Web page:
Some of these sonic variations are low-tech — like bassist Roy Estrada’s prodigious dude-sounds-like-a-lady falsetto, or the unexpected cameo appearance of operatic soprano Nelcy Walker on “Dog Breath, In The Year Of The Plague.”

Others are the result of studio tomfoolery. Clarinets sound like trumpets. Voices sound like chipmunks. Electric organs sound like theremins. Unprocessed horns gibber like tropical birds. Something swings like a loose door in the wind on the ominous “We Can Shoot You,” and flickers and trills like a piccolo on “A Pound For a Brown On The Bus.”

(Speaking of things that depart from the norm, the fade at the end of “Pound For a Brown” isn’t quite as advertised either.)

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Uncle Meat is somewhere between a slap and a Bronx cheer, delivered simultaneously in five languages you do not speak.

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Uncle Meat is the last album the notoriously fastidious Frank Zappa recorded with average musicians.

The Zappa/Mothers narrative says that Zappa emerged from the California desert with a head full of doo-wop, R&B, Varese and Stravinsky. He brought with him an ex-bar band that could cover the first two influences in their sleep, then added hired guns more familiar with the latter two.

Uncle Meat, released in April 1969, was the last album the Mothers recorded with Zappa’s desert cohort — Ray Collins on vocals, Estrada on bass, Jimmy Carl Black on drums and Euclid James “Motorhead” Sherwood on saxophone — alongside the hired guns.

Zappa broke up the band later that year, and when he relaunched the Mothers in 1970, they were fully staffed by skilled players like George Duke and Aynsley Dunbar.

By the mid-’70s, Zappa’s lineups had acquired their now-legendary status — studio-quality players who could turn out 17/8 riffs in unison, when not executing their boss’s twisted idea of a stage show.

And yet, things were never quite the same without the bar-band contingent.

Maybe Zappa’s eternal ’50s steals sounded more convincing being delivered by guys for whom that style hadn’t always been an ironic joke.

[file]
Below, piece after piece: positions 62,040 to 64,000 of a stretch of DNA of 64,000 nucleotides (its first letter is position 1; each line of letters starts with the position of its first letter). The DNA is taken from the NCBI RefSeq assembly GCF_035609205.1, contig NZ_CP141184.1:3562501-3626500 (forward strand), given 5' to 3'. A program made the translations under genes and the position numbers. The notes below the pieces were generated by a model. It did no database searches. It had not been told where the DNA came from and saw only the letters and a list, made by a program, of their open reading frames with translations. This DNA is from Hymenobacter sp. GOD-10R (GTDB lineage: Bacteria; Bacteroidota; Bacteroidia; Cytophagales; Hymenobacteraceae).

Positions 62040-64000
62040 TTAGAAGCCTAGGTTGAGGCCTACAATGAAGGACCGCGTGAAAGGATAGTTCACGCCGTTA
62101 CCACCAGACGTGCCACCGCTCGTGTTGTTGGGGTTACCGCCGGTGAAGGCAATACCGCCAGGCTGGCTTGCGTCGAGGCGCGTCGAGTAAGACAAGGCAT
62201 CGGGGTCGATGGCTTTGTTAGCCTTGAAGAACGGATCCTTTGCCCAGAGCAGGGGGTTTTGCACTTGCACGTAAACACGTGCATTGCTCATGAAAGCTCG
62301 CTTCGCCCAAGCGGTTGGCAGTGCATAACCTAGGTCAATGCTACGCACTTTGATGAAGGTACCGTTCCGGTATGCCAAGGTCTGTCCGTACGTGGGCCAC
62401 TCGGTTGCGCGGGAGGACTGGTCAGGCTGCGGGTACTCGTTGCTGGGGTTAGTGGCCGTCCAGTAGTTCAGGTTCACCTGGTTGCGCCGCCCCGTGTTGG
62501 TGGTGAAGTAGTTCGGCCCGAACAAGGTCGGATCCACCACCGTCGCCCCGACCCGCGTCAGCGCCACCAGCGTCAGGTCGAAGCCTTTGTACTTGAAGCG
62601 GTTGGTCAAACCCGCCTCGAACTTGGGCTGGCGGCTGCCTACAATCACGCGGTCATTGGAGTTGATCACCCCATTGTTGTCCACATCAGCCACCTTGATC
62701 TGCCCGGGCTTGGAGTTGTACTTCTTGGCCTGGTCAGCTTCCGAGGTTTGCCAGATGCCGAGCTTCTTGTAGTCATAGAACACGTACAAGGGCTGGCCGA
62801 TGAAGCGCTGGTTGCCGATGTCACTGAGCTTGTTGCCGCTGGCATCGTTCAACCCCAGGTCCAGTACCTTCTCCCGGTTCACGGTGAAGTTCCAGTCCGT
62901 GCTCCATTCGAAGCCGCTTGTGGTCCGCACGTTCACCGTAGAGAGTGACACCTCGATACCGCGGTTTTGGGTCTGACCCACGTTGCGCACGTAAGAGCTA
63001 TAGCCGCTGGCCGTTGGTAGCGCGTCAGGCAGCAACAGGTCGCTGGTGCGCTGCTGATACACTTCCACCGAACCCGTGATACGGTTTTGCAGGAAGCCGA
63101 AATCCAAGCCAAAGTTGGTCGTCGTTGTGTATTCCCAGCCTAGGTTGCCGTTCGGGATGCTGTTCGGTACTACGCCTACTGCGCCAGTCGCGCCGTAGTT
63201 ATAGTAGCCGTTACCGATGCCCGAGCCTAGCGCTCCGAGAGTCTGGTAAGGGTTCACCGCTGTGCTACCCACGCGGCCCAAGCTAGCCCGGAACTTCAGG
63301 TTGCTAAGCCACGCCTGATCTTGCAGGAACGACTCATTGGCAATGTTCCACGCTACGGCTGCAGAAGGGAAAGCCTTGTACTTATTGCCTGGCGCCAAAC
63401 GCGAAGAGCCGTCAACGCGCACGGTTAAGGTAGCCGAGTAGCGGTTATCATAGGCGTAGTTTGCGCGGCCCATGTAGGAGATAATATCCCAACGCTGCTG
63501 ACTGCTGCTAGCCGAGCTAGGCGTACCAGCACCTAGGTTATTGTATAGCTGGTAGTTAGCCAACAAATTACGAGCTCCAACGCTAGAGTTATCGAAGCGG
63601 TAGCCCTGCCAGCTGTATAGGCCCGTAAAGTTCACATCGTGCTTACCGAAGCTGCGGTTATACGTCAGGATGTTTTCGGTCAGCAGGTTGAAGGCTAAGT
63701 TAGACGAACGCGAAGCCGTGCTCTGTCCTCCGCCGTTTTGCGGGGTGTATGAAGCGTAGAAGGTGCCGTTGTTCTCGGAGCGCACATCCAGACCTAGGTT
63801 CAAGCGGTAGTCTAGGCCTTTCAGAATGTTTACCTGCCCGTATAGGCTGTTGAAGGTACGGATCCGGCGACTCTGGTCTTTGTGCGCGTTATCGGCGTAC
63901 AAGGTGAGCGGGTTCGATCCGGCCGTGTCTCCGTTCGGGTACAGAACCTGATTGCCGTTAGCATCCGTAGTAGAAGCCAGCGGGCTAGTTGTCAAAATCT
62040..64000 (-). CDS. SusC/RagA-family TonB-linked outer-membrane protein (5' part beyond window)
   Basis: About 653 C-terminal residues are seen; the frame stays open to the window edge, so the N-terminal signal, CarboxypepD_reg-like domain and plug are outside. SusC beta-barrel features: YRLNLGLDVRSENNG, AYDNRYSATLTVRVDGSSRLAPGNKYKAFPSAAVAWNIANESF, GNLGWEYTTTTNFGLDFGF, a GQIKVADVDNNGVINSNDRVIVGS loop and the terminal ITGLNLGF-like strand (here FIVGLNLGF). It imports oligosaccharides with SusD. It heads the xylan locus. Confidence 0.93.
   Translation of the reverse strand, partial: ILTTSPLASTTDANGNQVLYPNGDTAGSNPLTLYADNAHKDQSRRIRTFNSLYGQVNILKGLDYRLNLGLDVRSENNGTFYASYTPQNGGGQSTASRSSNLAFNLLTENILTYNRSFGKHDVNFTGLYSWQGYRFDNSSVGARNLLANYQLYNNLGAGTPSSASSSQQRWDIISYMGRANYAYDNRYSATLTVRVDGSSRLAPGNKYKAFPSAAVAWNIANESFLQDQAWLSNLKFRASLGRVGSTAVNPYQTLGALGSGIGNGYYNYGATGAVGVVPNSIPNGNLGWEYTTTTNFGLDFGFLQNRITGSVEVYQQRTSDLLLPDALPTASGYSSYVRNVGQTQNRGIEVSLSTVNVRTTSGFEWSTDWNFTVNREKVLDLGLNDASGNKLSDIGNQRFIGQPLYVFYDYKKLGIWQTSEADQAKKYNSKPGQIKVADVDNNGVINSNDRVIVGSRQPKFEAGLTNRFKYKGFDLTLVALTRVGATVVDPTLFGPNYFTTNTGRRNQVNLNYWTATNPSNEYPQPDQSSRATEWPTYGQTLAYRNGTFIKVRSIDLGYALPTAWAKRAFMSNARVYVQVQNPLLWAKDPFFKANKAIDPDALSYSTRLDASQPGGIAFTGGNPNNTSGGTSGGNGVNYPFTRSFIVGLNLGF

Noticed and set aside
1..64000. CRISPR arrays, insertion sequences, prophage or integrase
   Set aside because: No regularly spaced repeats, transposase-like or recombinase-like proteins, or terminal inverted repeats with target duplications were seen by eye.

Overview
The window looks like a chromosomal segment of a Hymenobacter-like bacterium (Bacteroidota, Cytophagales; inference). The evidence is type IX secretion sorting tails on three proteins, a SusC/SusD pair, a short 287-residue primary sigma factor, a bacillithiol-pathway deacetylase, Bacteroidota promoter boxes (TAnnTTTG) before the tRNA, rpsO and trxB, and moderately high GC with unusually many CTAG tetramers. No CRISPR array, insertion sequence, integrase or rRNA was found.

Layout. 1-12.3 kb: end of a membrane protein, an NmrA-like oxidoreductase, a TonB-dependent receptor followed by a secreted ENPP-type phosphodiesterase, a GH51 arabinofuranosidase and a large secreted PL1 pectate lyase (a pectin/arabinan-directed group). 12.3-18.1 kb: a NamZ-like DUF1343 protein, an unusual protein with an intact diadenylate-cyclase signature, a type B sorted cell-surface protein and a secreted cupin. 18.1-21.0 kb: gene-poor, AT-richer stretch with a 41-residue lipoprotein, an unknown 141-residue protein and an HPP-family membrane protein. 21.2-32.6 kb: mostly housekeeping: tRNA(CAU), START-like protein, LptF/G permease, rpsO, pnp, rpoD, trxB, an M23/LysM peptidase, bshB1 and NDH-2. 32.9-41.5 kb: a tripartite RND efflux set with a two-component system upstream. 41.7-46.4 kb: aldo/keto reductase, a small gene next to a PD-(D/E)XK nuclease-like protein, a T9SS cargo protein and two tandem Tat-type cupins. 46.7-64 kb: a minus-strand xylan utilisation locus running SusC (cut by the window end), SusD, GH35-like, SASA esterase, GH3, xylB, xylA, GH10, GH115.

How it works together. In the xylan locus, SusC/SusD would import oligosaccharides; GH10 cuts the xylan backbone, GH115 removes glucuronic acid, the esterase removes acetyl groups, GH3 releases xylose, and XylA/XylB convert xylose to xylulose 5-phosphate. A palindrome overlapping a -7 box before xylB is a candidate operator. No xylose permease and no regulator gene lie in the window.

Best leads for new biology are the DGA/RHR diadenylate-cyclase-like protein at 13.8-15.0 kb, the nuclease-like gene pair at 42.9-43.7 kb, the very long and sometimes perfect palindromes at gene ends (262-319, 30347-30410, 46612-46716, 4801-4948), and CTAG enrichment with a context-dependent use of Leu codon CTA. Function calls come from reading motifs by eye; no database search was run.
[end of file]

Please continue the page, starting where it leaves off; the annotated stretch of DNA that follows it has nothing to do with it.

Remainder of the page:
Or maybe the presence of the dudes from the desert was the last thing grounding Zappa … once they were gone, he was free to disappear into a black hole of hemidemisemiquavers.

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 “You guys listen to the worst shit.”

-one of my oldest and dearest friends, upon walking into the room where my brand-new CD copy of Uncle Meat was playing for only the second or third time, circa 1989.

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 Uncle Meat, on a certain level, is one of the friendliest and most accessible records out there.

How so? Well, it’s full of people talking. And nothing’s warmer or more natural than the sound of people talking, right? Moreso even than singing.

Everywhere you go you hear people talking. It’s the most common and comforting sound there is. (Its absence, in contrast, can be highly discomfiting.)

Three of the album’s tracks are entirely spoken-word, while a fourth, the deathless “Ian Underwood Whips It Out,” begins with a lengthy monologue.

Elsewhere, spoken bits pop up at the beginnings and ends of songs. Best is the apparent interview segment at the end of “Electric Aunt Jemima,” which captures Zappa’s contrarian attitude more concisely than any other five seconds of audio.

Uncle Meat, along with the other early Zappa/Mothers albums, takes a sledgehammer to the notion that a “pop” album has to consist of 10 to 14 tracks of shined-up, conventionally orchestrated pop, presented in an uninterrupted row.

Instead, it argues, there’s a place for the people who conceived and performed the music to express themselves, without having to craft a song to do so.

(One could say the same for Having Fun With Elvis On Stage. If you want to make the argument, go right ahead. I’ll read it.)

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Uncle Meat reached No. 43 on the Billboard album chart.

This is not at all bad for a double album with a thoroughly unattractive cover, portraying some sort of baroque dental exam …

… an album on which jazz, pop, R&B, and modern classical music collide haphazardly and not always tunefully …

… an album with no hit single, and indeed no single at all, whose leadoff/title track sounds like a military march from behind the Iron Curtain until it dissipates into tape-wavery coughing noises.

For all his kvetching about America’s plastic culture, and his constant lampooning of people not hip enough to understand “real music,” Frank Zappa sold a bunch more LPs than he might have.